Whatever your gardening experience is, active or occasional gardener, you will probably find yourself needing to move garden plants sooner or later. Tradition says to move plants during the late fall and into the winter months, but if proper techniques are used, most plants can be safely moved any time of the year.
Rules For Moving Garden Plants During The Growing Season
When preparing to move smaller plants less than 3 feet in height is good to remove 1/3 of the plant’s top growth when dealing with woody ornamentals such as shrubs and bushes.
When dealing with herbaceous plants such as perennial flowers or plants that die back to the ground each year, pruning back is not essential. Carefully dig around the plant, leaving a root ball as large as the diameter of the plants you are moving.
Take the whole plant to the new location and place it in the ground firming the soil. The more root you can preserve, the better your transplant will take.
If you are moving garden plants that are larger plants of maybe 3 feet to 6 feet, the procedure is similar, but it takes longer due to an added step. When you dig around the plant, dig down about 1 1/2 feet and then let the plant stay there for 10 to 14 days before moving to the new site.
This will give the plant a chance to start producing new roots where the old roots were cut off and give you a better chance of the plant surviving the move.
Moving Larger Garden Plants And Trees
When moving garden plants or trees which are large, the process is a good bit different. The first process is to try and remove about 1/3 of the top growth on larger branches. Do not remove the branch from the trunk.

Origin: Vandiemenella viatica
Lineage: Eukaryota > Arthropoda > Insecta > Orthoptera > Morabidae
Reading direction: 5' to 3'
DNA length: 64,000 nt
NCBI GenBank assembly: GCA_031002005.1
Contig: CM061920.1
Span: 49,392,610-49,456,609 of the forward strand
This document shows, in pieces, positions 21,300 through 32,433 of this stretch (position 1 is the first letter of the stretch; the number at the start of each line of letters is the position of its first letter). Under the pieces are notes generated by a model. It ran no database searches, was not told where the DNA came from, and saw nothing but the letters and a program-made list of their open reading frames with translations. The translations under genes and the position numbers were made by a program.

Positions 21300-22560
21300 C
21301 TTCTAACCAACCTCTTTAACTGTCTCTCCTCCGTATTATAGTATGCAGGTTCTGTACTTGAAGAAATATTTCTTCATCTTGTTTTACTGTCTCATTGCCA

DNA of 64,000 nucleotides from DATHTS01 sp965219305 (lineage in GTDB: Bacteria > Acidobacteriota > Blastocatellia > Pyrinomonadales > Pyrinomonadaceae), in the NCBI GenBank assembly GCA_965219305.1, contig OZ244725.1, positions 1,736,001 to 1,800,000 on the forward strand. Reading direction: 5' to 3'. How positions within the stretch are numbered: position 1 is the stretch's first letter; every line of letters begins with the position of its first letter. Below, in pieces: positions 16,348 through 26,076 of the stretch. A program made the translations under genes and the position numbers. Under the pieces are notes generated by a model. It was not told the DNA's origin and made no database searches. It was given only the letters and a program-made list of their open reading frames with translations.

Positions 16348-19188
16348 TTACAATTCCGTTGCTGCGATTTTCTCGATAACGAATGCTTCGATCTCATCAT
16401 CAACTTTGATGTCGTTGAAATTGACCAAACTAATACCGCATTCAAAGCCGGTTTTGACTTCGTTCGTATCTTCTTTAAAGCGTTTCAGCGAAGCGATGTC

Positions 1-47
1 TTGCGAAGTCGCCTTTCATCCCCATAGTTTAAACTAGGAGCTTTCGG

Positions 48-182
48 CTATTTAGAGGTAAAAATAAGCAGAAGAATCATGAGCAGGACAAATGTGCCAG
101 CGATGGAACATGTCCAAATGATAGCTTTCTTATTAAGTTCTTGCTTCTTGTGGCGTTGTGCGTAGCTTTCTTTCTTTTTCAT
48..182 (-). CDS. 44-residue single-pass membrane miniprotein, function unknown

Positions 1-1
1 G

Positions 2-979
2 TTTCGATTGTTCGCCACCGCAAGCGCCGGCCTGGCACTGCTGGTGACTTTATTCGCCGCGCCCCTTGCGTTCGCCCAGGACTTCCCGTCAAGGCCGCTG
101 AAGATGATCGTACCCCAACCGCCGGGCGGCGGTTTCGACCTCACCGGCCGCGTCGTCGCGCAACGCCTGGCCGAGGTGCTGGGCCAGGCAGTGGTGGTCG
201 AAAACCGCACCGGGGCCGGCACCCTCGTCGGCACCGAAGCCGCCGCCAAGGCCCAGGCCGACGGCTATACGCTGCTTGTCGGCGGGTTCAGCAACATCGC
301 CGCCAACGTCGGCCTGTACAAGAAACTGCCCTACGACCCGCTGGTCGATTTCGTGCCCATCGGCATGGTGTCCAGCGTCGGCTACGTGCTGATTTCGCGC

Just cut it back. Next, dig down along the drip line halfway around the plant, be sure to dig deep enough to get through the roots. At this point, you will want to wait two weeks or so before repeating the procedure on the other half of the plant.
After another two weeks have passed, you will want to lift the plant out of the hole and wrap the root ball with burlap to prevent the soil from falling away from the root ball and damaging the roots. Move the plant to the new location and be sure the new hole is 1 1/2 times wider than the root ball.
The depth of the new hole should allow the plant to sit 3/4″ to 1″ above the surrounding soil to avoid smothering the existing roots. As you are backfilling the hole, you may add some compost as soil amendments to help make the soil .easier for new roots to grow into.
Keep them Well Watered
Whether you are moving garden plants that are small or larger, keep them well-watered the first year. These plants have lost part of their root systems, so they can not reach out past the drip line to get water as efficiently as established plants or trees. During the 2nd year, keep an eye on them and provide supplemental watering if it has not rained in more than a week.
Provided you have followed these practices. Your plant should adapt well and flourish in the new location. One last thing if you are trying to move a tree that is more than 3 1/2 ” to 4″ in diameter, you will need to hire a landscaper with specialized equipment as the weight of the tree is something that can not be lifted by hand.
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